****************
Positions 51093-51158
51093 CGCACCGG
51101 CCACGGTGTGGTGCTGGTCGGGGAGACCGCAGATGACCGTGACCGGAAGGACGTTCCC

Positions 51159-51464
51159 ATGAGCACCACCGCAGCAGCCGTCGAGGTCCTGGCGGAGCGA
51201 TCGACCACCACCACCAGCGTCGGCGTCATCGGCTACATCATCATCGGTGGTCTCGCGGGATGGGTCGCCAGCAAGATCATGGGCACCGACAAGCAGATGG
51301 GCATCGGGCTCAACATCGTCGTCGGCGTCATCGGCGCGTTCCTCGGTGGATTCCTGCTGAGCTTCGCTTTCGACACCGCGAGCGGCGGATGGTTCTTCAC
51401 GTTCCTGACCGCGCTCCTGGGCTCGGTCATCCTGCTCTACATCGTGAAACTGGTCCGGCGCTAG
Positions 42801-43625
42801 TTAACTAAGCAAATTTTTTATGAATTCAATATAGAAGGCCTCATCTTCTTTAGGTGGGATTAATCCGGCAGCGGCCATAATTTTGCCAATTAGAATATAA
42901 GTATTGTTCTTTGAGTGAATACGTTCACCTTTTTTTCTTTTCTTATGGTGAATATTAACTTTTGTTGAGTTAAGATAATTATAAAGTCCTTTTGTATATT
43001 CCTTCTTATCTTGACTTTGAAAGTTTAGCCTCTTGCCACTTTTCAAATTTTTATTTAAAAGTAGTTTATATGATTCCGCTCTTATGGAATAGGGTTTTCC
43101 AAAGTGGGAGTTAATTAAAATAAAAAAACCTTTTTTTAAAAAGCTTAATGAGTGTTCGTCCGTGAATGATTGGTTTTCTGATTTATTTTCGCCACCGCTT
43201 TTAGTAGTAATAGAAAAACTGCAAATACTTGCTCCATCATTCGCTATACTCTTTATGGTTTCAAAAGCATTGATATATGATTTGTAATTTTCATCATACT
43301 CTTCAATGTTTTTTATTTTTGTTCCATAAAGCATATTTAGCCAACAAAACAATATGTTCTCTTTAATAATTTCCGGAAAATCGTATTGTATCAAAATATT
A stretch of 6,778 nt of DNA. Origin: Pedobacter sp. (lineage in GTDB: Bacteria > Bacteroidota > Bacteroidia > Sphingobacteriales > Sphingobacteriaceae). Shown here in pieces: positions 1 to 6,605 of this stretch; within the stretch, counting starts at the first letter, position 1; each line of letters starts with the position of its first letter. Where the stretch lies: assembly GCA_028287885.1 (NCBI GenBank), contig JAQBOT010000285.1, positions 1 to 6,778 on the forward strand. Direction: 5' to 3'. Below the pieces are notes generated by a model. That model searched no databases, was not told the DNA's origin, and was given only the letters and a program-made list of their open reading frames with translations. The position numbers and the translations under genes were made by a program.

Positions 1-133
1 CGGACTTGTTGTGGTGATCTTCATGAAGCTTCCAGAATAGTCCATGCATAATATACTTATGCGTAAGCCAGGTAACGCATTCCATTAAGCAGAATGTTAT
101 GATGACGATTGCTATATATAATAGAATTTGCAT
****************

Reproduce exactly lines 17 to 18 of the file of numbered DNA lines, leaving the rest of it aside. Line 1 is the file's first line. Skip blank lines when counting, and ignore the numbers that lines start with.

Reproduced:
Positions 1-133
1 CGGACTTGTTGTGGTGATCTTCATGAAGCTTCCAGAATAGTCCATGCATAATATACTTATGCGTAAGCCAGGTAACGCATTCCATTAAGCAGAATGTTAT